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Azerbaijan Faces Iran Dilemma

Baku uncomfortable as its major ally confronts its southern neighbour.
By Kenan Guluzade
As tension grows between Iran and the West over Iran's nuclear programme, agonised debate has begun in Azerbaijan about what stance the country should take if the crisis escalates and it is called on to join an anti-Iranian coalition.

Should it come to military action, many observers assume that the United States would want to use Azerbaijani territory for its troops. Former UN weapons inspector Scott Ritter was quoted by the Azerbaijani information agency APA as saying that Azerbaijan would be a likely base from which the US would launch military strikes.

The US government has already paid for a radar station to be built in the south of the country, on the border with Iran.

However, Azerbaijani president Ilham Aliev has explicitly ruled out joining any anti-Iranian coalition. Speaking on an official visit to Washington on April 26, Aliev said, “Azerbaijan, of course, will not be engaged in any kind of potential operations against Iran, and our officials [have] made it very clear, including myself in the past… it’s time to stop speculating on this issue.

“We have a bilateral agreement with Iran which clearly says that the territories of our countries cannot be used for any danger towards each other.”

The non-aggression pact between Iran and Azerbaijan was signed two years ago in Tehran by the defence ministers of the two countries. During a visit to Azerbaijan by Iranian defence minister Mostafa Mohammad Najjar in April, the two sides discussed implementing the agreement. The Iranian minister said a second agreement covering military cooperation could be signed if necessary.

Many Azerbaijani experts warning that the risks entailed in getting involved in any operation against Iran would be high.

Political analyst Zardusht Alizade says it could mean Baku losing all hope of regaining Nagorny Karabakh. “We have always called for a solution to the Karabakh problem which is within the framework of international law,” he said. “If we take part in an anti-Iran coalition, we will lose Karabakh. The US flouts international law and wants other countries to support it in doing so.”

Noting that Azerbaijan has no serious quarrels with Iran and obtains some of its electricity from that country, Alizade asked, “On what grounds would we join some mythical anti-Iran coalition?”

Hikmet Hajizade, a former Azerbaijani ambassador to Moscow who is now a political analyst with the opposition party Musavat, said Azerbaijan would be hit hard by any imposition of sanctions against Iran and trade would suffer. According to the Iranian embassy, trade between the two countries came in at an estimated 450 million dollars last year. Trading with Iran is the main source of income for people in the south of the country.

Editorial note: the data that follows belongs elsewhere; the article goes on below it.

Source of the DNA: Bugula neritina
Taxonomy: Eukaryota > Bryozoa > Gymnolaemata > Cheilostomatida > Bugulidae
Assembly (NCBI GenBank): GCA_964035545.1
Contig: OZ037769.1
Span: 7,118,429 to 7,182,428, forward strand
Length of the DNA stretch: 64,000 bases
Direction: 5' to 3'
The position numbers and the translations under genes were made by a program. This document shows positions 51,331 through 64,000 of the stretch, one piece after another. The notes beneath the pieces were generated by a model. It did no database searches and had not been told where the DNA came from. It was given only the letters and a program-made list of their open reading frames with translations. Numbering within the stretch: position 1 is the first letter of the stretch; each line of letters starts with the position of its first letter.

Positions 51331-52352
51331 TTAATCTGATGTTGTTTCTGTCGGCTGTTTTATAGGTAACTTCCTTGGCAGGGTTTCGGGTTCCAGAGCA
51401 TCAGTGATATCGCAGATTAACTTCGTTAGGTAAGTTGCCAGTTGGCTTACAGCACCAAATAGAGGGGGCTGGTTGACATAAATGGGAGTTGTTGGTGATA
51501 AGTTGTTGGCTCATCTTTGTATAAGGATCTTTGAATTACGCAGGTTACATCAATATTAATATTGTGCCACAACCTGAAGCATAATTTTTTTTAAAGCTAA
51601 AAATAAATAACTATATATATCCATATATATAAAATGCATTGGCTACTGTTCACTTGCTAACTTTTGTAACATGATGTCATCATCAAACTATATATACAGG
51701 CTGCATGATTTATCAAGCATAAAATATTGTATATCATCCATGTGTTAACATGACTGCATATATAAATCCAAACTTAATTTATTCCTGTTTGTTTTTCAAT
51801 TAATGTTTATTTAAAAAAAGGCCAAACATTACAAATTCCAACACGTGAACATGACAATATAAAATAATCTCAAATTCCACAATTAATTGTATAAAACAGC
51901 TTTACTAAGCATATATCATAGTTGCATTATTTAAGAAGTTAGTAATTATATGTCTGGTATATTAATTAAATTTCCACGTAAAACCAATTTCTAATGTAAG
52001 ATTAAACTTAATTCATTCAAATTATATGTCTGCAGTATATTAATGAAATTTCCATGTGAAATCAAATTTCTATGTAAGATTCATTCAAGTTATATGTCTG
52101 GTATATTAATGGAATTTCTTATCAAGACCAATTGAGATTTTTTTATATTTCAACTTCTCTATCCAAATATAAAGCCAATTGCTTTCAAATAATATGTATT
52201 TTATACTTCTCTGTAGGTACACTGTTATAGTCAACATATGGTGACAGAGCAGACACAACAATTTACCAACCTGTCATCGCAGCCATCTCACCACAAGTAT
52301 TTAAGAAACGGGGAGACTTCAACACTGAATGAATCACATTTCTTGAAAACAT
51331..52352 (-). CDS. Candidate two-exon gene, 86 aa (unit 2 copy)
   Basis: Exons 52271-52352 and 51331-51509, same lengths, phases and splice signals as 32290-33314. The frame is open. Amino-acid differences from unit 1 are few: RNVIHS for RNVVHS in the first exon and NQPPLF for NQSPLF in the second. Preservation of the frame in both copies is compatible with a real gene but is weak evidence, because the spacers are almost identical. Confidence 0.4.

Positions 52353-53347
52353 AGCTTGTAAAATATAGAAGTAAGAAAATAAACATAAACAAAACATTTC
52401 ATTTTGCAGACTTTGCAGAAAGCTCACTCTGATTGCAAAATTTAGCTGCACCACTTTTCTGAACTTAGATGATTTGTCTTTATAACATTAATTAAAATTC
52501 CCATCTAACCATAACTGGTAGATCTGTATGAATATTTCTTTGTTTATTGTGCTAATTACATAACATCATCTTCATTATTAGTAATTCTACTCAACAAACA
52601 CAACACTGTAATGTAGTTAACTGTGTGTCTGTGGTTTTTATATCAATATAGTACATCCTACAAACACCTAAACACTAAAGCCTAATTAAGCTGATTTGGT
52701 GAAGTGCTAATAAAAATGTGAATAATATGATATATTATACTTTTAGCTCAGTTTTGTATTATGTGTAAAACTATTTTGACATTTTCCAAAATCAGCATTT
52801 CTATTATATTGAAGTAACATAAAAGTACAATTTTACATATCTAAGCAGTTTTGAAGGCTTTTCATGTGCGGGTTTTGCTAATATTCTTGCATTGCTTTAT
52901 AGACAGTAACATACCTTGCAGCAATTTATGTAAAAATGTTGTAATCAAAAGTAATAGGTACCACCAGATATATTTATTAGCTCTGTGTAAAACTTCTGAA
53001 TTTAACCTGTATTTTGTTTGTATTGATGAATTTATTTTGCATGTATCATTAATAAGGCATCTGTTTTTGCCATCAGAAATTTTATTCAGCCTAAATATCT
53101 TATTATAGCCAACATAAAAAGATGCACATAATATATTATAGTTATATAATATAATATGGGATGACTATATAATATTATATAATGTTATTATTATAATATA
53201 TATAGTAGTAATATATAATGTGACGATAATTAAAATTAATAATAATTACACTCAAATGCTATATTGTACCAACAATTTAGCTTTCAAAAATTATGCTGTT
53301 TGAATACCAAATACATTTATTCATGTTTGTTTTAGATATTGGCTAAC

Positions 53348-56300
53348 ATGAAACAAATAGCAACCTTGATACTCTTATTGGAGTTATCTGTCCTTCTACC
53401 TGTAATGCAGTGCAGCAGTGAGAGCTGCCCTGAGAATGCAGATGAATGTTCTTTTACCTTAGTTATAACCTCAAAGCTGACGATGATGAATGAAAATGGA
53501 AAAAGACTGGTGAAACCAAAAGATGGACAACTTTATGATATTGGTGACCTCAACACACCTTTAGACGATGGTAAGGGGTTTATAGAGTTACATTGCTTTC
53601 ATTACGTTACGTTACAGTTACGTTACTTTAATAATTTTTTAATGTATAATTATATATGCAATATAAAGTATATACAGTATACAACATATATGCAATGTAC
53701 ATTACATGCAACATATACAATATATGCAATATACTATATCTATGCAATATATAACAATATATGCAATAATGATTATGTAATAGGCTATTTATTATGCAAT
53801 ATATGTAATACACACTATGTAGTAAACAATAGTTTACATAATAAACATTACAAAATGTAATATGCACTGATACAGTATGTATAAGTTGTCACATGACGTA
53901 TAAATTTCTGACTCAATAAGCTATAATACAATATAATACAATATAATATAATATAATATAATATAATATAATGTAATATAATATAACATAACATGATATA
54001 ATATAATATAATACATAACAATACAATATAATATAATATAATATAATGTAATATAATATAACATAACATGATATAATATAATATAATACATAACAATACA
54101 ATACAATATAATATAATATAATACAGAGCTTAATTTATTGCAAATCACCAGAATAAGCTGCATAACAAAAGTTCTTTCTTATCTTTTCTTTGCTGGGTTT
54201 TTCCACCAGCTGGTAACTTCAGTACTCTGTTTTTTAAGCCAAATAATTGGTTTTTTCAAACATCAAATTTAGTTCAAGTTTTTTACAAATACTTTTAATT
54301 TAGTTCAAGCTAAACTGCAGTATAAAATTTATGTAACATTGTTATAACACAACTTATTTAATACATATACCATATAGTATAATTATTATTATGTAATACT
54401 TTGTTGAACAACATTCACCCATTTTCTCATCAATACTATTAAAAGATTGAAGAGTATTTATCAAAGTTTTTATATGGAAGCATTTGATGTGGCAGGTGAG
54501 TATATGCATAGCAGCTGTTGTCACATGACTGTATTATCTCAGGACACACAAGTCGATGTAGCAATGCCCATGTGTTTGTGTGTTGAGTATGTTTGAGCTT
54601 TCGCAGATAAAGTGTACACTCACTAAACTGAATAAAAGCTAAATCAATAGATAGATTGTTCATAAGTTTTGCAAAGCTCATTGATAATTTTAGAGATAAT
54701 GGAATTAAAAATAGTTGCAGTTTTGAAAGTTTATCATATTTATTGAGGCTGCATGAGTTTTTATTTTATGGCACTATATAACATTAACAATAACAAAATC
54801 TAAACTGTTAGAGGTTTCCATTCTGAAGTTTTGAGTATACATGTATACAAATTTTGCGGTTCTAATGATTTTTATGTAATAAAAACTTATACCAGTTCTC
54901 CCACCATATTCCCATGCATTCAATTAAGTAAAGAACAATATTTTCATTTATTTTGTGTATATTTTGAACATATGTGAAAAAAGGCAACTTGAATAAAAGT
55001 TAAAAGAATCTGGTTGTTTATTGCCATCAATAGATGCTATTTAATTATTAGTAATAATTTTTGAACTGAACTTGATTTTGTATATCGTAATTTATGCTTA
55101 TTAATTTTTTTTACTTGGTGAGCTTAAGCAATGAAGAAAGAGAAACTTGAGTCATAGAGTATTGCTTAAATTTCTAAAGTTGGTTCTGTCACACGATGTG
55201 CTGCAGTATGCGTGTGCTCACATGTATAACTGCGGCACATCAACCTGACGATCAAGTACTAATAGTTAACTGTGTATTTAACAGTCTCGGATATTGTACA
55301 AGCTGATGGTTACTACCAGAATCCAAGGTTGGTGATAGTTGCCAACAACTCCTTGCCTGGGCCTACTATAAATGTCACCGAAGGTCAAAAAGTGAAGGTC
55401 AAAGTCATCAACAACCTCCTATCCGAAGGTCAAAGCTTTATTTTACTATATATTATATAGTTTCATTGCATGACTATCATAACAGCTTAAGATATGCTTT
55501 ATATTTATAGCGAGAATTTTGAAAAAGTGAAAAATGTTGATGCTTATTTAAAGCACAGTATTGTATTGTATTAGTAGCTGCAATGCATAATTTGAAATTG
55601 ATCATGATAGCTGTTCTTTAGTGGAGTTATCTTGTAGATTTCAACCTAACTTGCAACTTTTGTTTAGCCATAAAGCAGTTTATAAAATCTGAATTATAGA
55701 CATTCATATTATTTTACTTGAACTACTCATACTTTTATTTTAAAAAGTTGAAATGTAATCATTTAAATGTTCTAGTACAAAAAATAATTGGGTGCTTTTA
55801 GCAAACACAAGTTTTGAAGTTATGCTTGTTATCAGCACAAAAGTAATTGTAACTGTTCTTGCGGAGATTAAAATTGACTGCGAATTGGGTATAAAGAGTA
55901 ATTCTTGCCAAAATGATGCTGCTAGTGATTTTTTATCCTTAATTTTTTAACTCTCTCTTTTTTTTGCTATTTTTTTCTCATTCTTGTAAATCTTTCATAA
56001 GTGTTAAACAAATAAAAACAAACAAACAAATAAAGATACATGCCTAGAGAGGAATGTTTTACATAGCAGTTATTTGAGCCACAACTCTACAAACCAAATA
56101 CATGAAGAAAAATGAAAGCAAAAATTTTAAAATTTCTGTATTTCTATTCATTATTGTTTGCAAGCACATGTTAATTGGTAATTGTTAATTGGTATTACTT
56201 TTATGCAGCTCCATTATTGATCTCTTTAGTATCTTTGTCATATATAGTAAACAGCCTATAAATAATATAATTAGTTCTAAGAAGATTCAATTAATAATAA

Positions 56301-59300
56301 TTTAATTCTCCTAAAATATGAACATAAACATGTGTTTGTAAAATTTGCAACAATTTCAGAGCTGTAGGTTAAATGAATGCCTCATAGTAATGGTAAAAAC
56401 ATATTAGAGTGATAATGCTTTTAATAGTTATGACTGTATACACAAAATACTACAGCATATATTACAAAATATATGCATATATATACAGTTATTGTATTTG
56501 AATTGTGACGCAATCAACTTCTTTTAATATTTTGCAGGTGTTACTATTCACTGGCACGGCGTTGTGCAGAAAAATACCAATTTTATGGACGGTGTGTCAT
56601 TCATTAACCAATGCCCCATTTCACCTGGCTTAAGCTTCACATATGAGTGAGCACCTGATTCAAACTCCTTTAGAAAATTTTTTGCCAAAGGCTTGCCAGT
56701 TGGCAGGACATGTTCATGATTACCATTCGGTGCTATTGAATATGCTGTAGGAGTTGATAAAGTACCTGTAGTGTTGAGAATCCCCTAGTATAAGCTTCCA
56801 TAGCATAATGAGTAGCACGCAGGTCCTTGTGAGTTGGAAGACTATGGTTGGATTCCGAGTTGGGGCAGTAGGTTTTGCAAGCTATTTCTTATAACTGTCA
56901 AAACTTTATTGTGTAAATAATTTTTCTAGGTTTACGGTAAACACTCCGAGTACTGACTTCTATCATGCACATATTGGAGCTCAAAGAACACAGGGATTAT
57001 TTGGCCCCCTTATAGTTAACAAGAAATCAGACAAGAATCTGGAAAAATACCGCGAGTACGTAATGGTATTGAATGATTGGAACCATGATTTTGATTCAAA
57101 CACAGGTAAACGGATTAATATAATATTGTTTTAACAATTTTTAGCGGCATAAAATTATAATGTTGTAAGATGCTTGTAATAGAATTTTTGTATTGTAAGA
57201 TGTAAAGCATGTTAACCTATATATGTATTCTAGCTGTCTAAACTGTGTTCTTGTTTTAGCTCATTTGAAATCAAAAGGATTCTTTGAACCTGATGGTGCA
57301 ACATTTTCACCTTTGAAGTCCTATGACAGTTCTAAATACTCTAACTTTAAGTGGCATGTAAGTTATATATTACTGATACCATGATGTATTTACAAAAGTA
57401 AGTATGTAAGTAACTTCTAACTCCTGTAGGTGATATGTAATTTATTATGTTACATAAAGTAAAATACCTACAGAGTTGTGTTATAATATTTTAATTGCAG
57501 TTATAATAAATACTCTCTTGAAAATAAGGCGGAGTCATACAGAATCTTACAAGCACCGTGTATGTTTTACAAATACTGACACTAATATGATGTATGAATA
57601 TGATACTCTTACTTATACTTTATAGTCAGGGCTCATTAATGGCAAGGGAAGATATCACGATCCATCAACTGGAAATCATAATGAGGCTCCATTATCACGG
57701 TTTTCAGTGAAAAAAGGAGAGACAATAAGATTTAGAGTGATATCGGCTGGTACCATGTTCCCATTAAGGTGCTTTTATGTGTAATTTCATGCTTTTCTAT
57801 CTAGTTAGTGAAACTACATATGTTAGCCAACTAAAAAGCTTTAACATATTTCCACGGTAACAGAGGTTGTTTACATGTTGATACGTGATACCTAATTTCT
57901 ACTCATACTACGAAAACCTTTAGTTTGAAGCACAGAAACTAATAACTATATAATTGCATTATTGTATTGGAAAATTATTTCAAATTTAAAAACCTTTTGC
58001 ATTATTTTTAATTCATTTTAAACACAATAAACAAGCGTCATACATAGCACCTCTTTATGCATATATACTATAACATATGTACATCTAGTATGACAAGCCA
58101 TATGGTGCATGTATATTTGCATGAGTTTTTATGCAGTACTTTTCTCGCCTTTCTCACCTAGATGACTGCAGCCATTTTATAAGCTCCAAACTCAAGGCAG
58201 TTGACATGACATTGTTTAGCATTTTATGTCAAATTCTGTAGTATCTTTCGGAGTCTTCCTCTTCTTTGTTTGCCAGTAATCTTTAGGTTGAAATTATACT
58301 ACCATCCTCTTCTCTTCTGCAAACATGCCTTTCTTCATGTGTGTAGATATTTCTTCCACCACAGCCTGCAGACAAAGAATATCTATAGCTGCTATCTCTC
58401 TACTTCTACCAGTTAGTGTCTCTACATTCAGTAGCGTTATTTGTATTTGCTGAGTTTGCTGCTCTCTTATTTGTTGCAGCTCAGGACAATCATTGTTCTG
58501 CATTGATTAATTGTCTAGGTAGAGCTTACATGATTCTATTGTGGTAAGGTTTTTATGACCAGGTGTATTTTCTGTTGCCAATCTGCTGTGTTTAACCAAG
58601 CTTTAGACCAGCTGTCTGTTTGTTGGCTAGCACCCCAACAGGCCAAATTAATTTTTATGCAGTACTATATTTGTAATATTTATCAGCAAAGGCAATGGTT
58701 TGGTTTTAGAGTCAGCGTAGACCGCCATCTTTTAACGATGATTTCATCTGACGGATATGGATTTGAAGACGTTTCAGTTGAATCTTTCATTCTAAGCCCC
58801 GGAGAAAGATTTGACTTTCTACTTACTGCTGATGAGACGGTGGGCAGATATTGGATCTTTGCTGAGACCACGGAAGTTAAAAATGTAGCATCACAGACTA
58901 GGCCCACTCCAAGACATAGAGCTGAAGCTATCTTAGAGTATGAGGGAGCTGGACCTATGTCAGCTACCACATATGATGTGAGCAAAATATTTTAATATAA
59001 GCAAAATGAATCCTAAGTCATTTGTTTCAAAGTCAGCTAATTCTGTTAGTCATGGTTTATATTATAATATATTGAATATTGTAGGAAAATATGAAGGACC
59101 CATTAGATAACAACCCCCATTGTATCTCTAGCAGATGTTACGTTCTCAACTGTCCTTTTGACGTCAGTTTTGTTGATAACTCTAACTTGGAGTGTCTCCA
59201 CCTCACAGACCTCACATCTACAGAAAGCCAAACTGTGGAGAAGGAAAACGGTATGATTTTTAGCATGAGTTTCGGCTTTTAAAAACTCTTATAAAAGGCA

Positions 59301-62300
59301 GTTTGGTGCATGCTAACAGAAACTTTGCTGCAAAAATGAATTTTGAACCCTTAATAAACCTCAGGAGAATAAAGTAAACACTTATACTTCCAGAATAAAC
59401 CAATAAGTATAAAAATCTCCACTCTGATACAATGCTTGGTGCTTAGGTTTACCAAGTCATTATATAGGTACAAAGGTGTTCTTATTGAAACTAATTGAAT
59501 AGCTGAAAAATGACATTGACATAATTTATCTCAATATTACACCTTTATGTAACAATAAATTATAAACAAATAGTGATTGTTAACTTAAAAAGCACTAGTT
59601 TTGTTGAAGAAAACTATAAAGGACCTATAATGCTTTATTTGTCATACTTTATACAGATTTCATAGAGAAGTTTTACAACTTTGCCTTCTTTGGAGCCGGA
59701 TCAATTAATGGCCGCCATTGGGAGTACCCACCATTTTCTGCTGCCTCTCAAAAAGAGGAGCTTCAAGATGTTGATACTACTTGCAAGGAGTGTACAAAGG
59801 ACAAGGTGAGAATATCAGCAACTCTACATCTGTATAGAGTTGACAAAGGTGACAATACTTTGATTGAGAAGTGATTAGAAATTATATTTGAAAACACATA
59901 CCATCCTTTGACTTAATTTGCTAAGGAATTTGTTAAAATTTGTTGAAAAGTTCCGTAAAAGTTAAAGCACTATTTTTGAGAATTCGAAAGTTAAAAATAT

Hajizade pointed out that if the crisis escalates, the Nakhichevan Autonomous Republic, an exclave cut off from the rest of Azerbaijan and whose border with Armenia is sealed, would be in particularly deep trouble, as it gets all its gas and electricity from Iran.

He said that if it came to war, Azerbaijan would have to deal with an influx of refugees from Iran - particularly ethnic Azerbaijanis - and would itself be vulnerable to attack.

“It would not be at all hard to break the backbone of the economy: all that would be required are several torpedoes… and two or three medium-range missiles,” Hajizade said, speculating that offshore oil platforms and the Sangachal terminal that supplies oil to the Baku-Tbilisi-Ceyhan oil pipeline would be targeted.

Most Azerbaijanis, like the Iranian state, are Shia Muslims, and a rise in tension could provoke an angry backlash from them. “There are too few pro-Iranian Islamists in Azerbaijan to destabilise the country, but there are enough of them to carry out various terrorist and diversionary acts,” said Hajizade.

However, some experts argue that it would be dangerous for Azerbaijan if Iran were to produce nuclear weapons, as the country - which currently has better relations with Armenia - would become even more powerful.

Parliamentary deputy Igbal Agazade argues that by supporting Washington, Azerbaijan will be choosing the lesser of two evils, and that it would be better to avert the Iranian threat and reap the political rewards. Agazade said that as a result, Baku might receive US support over the dispute over Karabakh and adjoining Armenian-held regions close to Iran.

“Membership of the coalition will mean greater defence for Azerbaijan against an Iranian threat, and will help in solving a potential humanitarian crisis,” argued Agazade.

During a two-day visit to Baku, Iranian president Mahmoud Ahmadinejad refrained from expressing an opinion on the position Azerbaijan should take in the current crisis, saying only that Iran is a peace-loving state and that Baku and Tehran are friends.

Visits to Azerbaijan by Iranian officials and President Aliev’s trip to the US give the impression that some serious horse-trading is going on over the Iran crisis.

Azerbaijan’s position can be compared with that of Turkey, which is similarly hesitant about strong action against Iran but reluctant to offend the United States. Turkey saw its relations with Washington deteriorate after it failed to offer support for the war in Iraq. As the crisis over Iran develops, the Baku authorities will be mindful of this experience.

Kenan Guluzade is deputy editor of Zerkalo newspaper in Baku.

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